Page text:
‘Paradise By the Dashboard Light’: Was Phil Rizzuto In On the Joke?

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The highlight on the Meat Loaf/Jim Steinman 1977 masterwork, Bat Out of Hell, is the 8-minute tour-de-force, “Paradise By the Dashboard Light.” The classic rock song describes memories of a couple in their high school days, sung gloriously by Meat Loaf and Ellen Foley, getting increasingly intimate in his car. Early on, the young man is pressuring his girlfriend to “go all the way tonight.”

As we know, the female protagonist, “barely seventeen and barely dressed,” confronts her eager boyfriend. “Stop right there!,” she shouts. “Before we go any further… Will you make me happy for the rest of my life? Will you love me forever?”

So what happened in between? Steinman’s script ingeniously uses the “first base,” “second base” baseball analogy for sex, with play-by-play delivered by the New York Yankees legendary shortstop-turned-broadcaster Phil Rizzuto. “This boy can really fly… He’s rounding first and… he’s gonna try for second… He’s… safe at second base. This kid really makes things happen out there.” Not long after, he’s at third base and on his way home when Foley cool thing down.

When Bat Out of Hell arrived in October 1977, “the Scooter,” as the beloved Rizzuto was known from his playing days at shortstop, was 60 years old. His charming personality made him a natural in the Yankees broadcast booth and always exclaimed “Holy Cow! when he witnessed an exceptional or unusual play on the field. He was persuaded to participate on the album from the then-unknown recording artist.

Shortly after the album was released, Meat Loaf and Steinman were guests of disc jockey Dennis Elsas on his show on New York’s WNEW-FM, where the song was quickly emerging as a favorite of the influential station’s listeners.

“People can understand what the story is about,” Elsas says to his guests. “Who came up with the idea of using Phil Rizzuto?”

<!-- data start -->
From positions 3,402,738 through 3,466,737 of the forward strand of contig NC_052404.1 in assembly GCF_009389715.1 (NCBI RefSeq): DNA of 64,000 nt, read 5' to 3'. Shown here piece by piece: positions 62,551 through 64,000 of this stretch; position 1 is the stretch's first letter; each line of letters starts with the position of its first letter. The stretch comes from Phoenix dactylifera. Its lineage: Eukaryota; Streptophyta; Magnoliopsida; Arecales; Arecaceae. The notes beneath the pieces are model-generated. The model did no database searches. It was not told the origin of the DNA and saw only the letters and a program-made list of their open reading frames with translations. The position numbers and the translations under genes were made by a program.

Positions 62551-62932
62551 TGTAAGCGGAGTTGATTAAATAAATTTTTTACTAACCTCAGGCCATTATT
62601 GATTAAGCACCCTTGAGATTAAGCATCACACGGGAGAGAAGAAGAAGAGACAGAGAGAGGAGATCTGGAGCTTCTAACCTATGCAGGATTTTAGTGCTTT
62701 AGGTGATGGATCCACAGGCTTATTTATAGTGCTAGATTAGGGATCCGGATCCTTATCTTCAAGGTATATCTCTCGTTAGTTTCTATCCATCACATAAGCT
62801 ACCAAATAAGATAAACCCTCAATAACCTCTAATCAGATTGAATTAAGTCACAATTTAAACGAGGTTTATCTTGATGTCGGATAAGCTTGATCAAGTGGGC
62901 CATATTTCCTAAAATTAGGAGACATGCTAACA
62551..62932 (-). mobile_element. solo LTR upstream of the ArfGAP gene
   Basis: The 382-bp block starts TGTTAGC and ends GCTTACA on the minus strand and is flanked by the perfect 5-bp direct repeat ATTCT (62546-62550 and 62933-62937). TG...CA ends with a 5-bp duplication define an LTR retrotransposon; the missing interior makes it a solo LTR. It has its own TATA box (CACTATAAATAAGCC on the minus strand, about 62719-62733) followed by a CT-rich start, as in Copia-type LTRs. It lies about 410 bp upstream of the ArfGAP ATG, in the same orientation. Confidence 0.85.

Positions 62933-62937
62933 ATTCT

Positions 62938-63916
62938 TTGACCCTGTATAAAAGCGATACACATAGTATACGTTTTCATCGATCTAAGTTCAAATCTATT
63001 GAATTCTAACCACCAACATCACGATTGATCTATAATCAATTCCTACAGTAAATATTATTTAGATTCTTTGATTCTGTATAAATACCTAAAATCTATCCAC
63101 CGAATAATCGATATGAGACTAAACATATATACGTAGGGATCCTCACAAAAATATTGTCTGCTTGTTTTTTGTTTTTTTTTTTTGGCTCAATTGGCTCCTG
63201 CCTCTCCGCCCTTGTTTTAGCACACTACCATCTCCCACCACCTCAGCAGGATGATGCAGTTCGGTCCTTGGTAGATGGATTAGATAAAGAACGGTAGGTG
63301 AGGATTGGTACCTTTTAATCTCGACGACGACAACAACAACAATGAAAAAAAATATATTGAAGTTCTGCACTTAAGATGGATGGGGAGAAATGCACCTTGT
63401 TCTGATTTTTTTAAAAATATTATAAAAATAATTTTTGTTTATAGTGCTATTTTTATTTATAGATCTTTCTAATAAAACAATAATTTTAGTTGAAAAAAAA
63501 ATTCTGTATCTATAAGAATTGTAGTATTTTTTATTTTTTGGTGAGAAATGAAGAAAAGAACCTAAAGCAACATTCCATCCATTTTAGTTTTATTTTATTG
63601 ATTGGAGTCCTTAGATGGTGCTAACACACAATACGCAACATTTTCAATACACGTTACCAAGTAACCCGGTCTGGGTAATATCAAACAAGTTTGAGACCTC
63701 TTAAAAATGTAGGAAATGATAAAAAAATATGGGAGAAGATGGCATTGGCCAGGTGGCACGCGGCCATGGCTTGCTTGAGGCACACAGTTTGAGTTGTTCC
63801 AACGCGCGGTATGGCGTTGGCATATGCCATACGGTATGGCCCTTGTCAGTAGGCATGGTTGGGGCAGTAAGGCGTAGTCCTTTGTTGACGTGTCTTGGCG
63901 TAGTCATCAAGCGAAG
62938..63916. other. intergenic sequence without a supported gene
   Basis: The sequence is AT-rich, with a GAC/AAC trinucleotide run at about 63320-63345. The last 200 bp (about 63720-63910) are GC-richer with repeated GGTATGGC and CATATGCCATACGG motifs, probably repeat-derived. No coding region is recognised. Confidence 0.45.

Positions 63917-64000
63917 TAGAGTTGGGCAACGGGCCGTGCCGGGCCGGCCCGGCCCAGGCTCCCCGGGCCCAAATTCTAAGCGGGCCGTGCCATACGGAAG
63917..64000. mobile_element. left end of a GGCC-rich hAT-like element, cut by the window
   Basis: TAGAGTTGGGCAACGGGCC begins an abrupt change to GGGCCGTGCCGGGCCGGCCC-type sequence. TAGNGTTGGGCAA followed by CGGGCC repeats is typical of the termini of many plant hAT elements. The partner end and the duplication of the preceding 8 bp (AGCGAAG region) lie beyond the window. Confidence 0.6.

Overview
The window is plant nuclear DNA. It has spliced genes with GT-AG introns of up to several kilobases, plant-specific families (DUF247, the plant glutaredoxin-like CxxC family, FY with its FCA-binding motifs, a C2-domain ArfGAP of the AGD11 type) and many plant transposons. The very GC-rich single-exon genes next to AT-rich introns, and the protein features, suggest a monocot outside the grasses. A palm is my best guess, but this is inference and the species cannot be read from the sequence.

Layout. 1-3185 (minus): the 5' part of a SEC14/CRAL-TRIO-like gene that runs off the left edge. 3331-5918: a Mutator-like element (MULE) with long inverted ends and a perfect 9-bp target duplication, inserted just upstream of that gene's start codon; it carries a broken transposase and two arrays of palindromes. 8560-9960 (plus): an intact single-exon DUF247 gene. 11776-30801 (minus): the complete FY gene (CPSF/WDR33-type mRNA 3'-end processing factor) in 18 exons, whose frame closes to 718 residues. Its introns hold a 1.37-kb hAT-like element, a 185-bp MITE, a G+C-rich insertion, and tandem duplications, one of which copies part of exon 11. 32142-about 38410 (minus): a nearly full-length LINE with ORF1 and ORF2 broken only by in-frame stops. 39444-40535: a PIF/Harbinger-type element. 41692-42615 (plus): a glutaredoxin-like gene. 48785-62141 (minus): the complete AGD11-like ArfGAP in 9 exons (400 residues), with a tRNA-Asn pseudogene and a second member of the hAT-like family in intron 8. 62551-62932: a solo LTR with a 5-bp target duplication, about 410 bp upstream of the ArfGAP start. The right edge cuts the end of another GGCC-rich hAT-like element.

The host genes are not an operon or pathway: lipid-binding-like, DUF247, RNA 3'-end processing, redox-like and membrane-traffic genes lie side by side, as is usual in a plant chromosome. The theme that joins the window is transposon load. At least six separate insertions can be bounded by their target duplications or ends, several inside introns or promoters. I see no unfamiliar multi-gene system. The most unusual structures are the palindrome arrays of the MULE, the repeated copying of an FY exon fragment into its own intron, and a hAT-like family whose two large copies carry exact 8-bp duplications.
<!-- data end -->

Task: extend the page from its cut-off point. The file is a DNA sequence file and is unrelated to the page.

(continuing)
“We talked about Mel Allen and a couple of others,” says Meat. “This is a perfect example of how Steinman and I work. Seven months before [we got] Phil Rizzuto, we said, ‘Phil Rizzuto’.”

Elsas asks, “Did Phil have any idea what he was involved with?”

“No!” the pair shout in unison, laughing. “[Producer] Todd [Rundgren] forgot to bring the tape of the song,” says Steinman. “So Phil had to do it as a separate piece of tape that got mixed in later. Phil had no idea. His agent had only one question. He said, ‘Do you have to take drugs to listen to this album?’”

“Now that it’s been out,” says Elsas, “does Phil know what he’s involved with?”

“I have no idea,” says Steinman. “But I love to fantasize about one of those days in the new season when there’s a rainout and they have to fill time. [Imitates Rizzuto] ‘Holy Cow, Frank [referring to fellow Yankees broadcaster Frank Messer], I saw in Record World my record at 23 with a bullet. We’re doing good at retail and it’s in heavy rotation. We’re really flying up there’.”

So, was Rizzuto in on the joke? “Rizzuto frequently claimed not to have understood the innuendo behind his part in a song about teenage lovers and a parked car,” writes Bryan Hoch, in a Jan. 21, 2022 story on MLB.com. The veteran baseball reporter dug up an interview that Meat Loaf did with ESPN in 2007. “Phil was no dummy — he knew exactly what was going on, and he told me such,” Meat Loaf told the network. “He was just getting some heat from a priest and felt like he had to do something. I totally understood. But I believe Phil was proud of that song and his participation.”

Meat Loaf and Dennis Elsas in 2006 (Photo courtesy of Dennis Elsas Archives)

Nearly 30 years after their first interview, Elsas reunited with Meat Loaf at New York’s WFUV-FM in 2006, where the veteran DJ has been doing afternoon drive since 2000. Early on, Elsas asks the performer to recall the decision to use Rizzuto on the recording.

“I guess it was Jim Steinman’s,” says Meat. “It was his idea to have the play-by-play, and we discussed using Mel Allen, and Harry Carey.”

Elsas asks if he and Steinman were in the studio with Rizzuto when his part was recorded.

Phil Rizzuto during his playing days in pinstripes

“Yeah. Phil was very funny in the studio. He was so animated on TV, but he couldn’t do it in the room. [mimics a robotic Rizzuto] We’re going, ‘Phil… Phil… think of it as a game’.”

But Rizzuto still needed to get the hang of it. “We had pizza delivered and I had pizza boxes laid out in the studio. He was in the control room and I was sliding into pizza boxes. A 300-lb. guy sliding into pizza boxes. I don’t know if that helped him or not. I just did it because I thought it was funny.

“He wasn’t [recording his part] to the music. He makes the claim that he doesn’t know what the song is about, which is not true. But he didn’t do it to the music.”

Listen to both of Elsas’ interviews with Meat Loaf here.

After he retired, Rizzuto was honored by the team he had played and worked for, for more than five decades.

Rizzuto was inducted into the Baseball Hall of Fame in 1994. He died on Aug. 13, 2007, at the age of 89.

Related: Our obituary for Meat Loaf

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